The School of Seinfeld

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The School of Seinfeld

The School of Seinfeld

“You know the way you smell when you first come home from the beach? Well, I want to make a cologne that captures the essence of that smell.”

Cosmo Kramer’s entrepreneurial spirit throughout 180 episodes of Seinfeld created some of the series finest moments. From cologne that captures the essence of the beach to making your own pizza pie, Kramer’s often unsuccessful entrepreneurial schemes never deterred him from conjuring more creative ideas in the pursuit of innovation.

Undeterred and relentlessly motivated, on occasion one of his ideas would pay off as is the case in season 5 when he successfully pitches a coffee table book about coffee tables to Pendant Publishing. When to hold onto an idea and when to fold or pivot is an important lesson in our professional and business lives.

In 2008 I watched a lot of Seinfeld when working on designing an infographic that graphed re-occurring themes and references from all 9 seasons. In a show that claims to be about nothing, there was always clever writing and impeccable timing that belied some of the character’s flaws and darker themes. There are certainly some interesting life and business lessons to take away behind the wacky characters and bizarre storylines.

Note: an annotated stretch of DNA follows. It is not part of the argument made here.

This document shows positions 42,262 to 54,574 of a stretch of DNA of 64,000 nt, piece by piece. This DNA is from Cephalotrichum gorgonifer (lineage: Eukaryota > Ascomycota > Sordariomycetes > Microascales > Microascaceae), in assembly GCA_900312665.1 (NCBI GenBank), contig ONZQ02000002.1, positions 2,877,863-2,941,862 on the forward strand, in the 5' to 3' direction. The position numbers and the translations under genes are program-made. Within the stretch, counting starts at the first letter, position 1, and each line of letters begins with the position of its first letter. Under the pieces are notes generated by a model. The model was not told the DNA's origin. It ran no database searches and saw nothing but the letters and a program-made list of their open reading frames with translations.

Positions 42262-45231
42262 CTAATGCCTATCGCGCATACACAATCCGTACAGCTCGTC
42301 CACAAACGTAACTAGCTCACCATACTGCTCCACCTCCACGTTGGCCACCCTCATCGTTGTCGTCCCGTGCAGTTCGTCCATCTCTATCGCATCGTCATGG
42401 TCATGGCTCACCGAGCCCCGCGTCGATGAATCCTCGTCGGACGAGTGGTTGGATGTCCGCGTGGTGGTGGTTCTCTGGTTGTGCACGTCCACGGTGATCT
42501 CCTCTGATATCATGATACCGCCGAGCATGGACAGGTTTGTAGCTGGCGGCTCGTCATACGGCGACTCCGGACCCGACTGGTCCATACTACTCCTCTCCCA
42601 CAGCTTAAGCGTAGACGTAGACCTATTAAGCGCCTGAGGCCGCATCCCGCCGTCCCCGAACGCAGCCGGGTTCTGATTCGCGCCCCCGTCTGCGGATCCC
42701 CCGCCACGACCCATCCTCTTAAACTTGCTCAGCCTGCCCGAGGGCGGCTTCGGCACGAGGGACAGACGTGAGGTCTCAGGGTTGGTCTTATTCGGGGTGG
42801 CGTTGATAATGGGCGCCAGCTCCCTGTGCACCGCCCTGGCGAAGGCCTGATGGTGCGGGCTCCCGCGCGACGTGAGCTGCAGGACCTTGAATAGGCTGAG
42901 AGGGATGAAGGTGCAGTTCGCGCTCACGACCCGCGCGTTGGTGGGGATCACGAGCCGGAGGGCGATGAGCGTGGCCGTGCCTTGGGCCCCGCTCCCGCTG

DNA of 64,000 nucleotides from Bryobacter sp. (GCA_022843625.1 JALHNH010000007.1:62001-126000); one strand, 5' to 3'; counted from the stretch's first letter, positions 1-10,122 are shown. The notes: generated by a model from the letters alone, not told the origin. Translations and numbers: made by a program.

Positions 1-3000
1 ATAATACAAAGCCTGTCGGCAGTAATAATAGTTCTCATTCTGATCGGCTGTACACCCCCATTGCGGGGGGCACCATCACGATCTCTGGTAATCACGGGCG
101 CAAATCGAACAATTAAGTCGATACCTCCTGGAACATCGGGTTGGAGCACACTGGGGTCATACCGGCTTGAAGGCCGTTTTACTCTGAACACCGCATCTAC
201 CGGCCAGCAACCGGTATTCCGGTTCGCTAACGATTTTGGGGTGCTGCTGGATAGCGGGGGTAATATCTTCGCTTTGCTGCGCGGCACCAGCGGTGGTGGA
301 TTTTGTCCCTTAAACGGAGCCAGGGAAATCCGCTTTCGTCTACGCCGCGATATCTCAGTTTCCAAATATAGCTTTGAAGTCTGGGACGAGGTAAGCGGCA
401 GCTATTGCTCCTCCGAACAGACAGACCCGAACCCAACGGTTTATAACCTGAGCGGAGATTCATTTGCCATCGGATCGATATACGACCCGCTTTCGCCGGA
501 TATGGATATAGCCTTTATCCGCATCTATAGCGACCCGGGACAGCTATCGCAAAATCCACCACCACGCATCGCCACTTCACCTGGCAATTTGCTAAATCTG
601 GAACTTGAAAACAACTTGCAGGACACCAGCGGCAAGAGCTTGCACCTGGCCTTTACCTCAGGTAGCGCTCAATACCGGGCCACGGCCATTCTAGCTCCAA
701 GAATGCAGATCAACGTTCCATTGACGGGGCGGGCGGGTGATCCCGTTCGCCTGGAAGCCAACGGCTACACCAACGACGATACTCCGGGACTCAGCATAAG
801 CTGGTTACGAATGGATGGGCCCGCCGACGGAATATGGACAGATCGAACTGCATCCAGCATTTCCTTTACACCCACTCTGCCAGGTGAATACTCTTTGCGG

George begins eating a candy bar with knife and fork.
Mr. Morgan: Uh, what the hell are you doing?
George: I am eating my dessert. How do you eat it, with your hands?

At an earlier meeting, George witnesses someone eating a candy bar with a knife and fork. When he decides to start doing this himself, he does so with gusto and conviction. How many times have you been in a situation that you felt uncertain or unprepared for? Be decisive and approach the situation with confidence, no matter the potential outcomes. George didn’t overanalyse the situation, he made a decision and owned it.

Often when describing specific scenarios from episodes, the humour can be lost as it is so specific. In an interview, Jerry Seinfeld said “even things that aren’t funny become funny because they’re so specific”. Seinfeld was one of the first shows to draw its humour from the minutiae of everyday life rather than broader contextual humour. Working in branding and advertising, where ideas are lauded and cut down every minute, reframing an idea in a different context can sometimes give it legs it didn’t have before. A pez dispenser doesn’t seem like a particularly funny object on its own but when Jerry places one on Elaine’s knee during a piano recital, it is one of the funniest moments of the series.

To this day, I often re-watch episodes and they remain to be as relevant and as funny as they were when they first aired. Who would of thought watching four morally flawed characters experience and scrutinise the everyday could be so relevantly funny. As Jerry would say – “The fabric of society is very complex, George.”

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